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    "After watching many thru hikes on YouTube of the AT, PCT, and CDT, I am discovering that the PCT and CDT appeal to me more because of the vast remoteness of those areas and the lack of shelters and privies. Tenting opportunities appear to be plentiful."

    Yup. Didn't come to the conclusion based on any You Tube vids though. PCTers and CDTers tend to be more advanced/experienced thru-hikers some having added to their skill set to NOT have to habitually camp at water sources and certainly not habitually rely on or plan their hikes based on shelters. Good article by Drew Smith titled In Praise of Dry Camping that more ATers should read and add to their uh hem skill sets/hikes. http://www.trailgroove.com/issue29.html?autoflip=107

    On a side note, even though the user numbers(thus or total users) don't equate on the PCT and certainly not the CDT compared to the AT you don't generally see this supposed certain widespread rampant habitat destruction from more dispersed camping on the PCT and CDT compared to what can be observed at AT lean-to locations that concentrate damage. Again, usage and more environmentally conscious, self sufficient, independent, experienced hikes on the PCT and CDT?

    "But your daily miles must be high simply to get to water and resupply points."

    Not necessarily.

    I have little experience thus far, but the appeal of the AT seems to be more road crossings and town services."

    Conveniences, comforts, and well known trail and overly analyzed logistics is what the AT is about. PCT and JMT are/have becoming/become this way. Plus, although I think this stat goes back to convenience, comfort, and lack of adventurous spirit by sticking to what's more known, more than 1/2 the U.S. elves with a day's drive of the AT.

    "Shelters and privies indeed look like good places to exchange germs."


    Quote Originally Posted by egilbe View Post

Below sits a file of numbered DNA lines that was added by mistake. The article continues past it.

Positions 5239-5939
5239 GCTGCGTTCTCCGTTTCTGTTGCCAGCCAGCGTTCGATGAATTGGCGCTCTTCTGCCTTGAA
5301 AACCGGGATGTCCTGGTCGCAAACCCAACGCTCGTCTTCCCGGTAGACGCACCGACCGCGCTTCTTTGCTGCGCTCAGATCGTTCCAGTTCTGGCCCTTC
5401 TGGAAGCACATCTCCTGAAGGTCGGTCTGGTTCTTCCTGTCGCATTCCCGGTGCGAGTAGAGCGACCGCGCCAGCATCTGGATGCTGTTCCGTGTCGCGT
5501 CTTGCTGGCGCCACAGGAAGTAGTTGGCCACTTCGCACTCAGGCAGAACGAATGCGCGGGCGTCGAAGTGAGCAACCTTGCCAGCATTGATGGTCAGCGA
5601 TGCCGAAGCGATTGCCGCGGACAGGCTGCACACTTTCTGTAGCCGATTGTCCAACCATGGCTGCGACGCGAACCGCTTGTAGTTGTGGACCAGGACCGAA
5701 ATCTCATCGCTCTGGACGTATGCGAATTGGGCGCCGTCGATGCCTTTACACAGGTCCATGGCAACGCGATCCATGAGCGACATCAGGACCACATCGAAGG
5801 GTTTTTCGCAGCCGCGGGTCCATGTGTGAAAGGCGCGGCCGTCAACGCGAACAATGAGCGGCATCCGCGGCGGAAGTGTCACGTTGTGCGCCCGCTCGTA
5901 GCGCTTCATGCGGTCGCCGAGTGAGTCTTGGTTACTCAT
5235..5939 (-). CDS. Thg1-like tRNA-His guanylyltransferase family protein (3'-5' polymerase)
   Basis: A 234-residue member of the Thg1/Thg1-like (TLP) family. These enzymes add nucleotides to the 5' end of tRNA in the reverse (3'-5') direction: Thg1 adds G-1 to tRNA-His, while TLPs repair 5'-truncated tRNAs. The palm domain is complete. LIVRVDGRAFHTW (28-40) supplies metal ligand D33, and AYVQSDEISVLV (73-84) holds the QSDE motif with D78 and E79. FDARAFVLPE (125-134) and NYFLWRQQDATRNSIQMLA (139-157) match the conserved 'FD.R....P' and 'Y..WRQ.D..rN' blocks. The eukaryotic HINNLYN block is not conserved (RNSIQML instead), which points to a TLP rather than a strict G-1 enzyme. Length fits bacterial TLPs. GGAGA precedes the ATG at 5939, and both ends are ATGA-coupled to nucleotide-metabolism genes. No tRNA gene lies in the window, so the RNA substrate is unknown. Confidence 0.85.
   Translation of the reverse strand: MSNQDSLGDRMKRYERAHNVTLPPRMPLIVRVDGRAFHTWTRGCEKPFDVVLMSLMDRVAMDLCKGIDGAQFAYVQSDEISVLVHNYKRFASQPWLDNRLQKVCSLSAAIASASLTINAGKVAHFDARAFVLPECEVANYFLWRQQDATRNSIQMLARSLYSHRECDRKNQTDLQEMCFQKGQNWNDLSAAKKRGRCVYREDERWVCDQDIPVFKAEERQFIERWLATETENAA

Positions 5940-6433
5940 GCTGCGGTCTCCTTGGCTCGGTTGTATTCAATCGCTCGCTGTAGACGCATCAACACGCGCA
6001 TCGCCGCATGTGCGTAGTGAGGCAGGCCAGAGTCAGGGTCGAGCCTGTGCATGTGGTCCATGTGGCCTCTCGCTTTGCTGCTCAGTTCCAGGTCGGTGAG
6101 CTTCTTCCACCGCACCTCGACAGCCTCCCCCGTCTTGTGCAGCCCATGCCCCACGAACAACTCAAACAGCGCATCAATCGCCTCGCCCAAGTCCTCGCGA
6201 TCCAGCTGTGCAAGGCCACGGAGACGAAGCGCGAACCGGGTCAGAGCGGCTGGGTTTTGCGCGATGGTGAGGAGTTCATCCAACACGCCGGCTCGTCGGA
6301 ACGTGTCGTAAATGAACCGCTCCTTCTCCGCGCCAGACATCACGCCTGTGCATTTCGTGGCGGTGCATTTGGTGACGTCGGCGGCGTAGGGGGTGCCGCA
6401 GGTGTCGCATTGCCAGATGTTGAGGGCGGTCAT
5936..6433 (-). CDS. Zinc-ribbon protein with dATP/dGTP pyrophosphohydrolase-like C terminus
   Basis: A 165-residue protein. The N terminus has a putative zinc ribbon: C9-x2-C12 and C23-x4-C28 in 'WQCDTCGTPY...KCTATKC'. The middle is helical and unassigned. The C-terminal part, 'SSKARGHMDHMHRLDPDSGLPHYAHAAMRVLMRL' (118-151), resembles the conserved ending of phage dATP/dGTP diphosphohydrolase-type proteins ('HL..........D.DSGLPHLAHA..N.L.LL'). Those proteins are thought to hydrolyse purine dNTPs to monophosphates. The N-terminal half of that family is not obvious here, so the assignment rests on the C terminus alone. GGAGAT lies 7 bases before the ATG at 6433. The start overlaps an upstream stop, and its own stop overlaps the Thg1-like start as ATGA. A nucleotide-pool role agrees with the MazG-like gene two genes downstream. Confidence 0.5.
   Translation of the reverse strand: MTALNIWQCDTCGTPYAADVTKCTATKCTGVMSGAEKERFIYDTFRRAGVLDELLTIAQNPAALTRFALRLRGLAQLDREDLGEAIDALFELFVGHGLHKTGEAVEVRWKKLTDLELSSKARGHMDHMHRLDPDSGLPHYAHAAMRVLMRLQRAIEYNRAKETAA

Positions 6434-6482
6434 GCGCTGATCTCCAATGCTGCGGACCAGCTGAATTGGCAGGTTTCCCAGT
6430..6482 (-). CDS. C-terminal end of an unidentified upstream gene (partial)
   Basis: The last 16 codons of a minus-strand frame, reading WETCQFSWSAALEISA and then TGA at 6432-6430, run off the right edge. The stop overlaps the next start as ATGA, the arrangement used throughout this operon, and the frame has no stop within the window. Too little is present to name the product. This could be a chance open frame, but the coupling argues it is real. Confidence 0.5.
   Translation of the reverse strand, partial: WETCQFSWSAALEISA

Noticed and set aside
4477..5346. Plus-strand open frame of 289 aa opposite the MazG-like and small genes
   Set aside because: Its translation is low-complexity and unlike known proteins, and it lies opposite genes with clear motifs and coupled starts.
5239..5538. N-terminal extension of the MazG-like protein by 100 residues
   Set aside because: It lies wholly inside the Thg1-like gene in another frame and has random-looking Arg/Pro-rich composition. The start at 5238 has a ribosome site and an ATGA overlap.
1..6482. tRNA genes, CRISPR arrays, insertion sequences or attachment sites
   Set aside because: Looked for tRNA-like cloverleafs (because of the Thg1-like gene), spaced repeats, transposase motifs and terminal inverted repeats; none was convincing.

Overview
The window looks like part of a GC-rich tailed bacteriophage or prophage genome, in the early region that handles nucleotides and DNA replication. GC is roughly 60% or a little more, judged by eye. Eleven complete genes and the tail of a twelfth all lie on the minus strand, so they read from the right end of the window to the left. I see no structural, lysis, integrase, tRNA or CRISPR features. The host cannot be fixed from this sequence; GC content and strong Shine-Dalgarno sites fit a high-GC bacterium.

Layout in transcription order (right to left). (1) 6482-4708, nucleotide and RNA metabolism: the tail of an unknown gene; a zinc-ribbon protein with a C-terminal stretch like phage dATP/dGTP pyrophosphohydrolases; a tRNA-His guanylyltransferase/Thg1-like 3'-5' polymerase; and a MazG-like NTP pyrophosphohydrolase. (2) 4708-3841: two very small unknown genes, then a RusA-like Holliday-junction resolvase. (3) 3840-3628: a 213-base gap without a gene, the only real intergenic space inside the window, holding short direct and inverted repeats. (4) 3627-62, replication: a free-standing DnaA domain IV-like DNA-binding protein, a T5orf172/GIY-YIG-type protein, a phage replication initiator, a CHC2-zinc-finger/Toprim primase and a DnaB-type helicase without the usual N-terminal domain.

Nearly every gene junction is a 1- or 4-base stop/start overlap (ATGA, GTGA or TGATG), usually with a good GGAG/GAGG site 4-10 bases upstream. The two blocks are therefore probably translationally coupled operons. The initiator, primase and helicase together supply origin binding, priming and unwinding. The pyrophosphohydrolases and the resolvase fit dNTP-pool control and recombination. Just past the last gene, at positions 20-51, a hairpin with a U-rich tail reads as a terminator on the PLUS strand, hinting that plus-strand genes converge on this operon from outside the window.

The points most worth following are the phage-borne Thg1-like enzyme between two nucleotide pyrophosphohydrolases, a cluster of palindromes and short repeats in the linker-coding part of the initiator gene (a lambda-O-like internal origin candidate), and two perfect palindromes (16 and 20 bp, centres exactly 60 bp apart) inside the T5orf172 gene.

No worse than any other public area one may visit in the course of a day.

    During the civil war, soldiers who were raised in the country were more likely to get sick and die than those who grew up in cities. Something about being exposed to masses of humanity and their germs boosted the city-slickers immune system. Most often, country boys exposed to those microbes for the first time, died.

    Dont be afraid of germs. That which doesnt kill you makes you stronger.
    Say what you will about being stronger but where humans congregate like at AT lean-tos they bring with them problems such as increased viruses, bacteria, polluted water, congestion, environmental destruction(cutting down and damaging of trees, trampling of sensitive plants), leaving trash behind or left in fire rings, etc. Mice and rats and bears show up at AT lean-tos as a result of human activity. Hantavirus is spread at AT lean-tos hence the warnings from the ATC about avoiding or taking precautions at AT lean-tos. IMHO water sources overall at AT lean-tos are more suspect of tainted water than away from lean to areas walking 300 off trail to get it upstream at a small rivulet/stream's waterfall. It is the human animal's activities on the AT I'm more concerned with than poisonous plants or hazards from wildlife.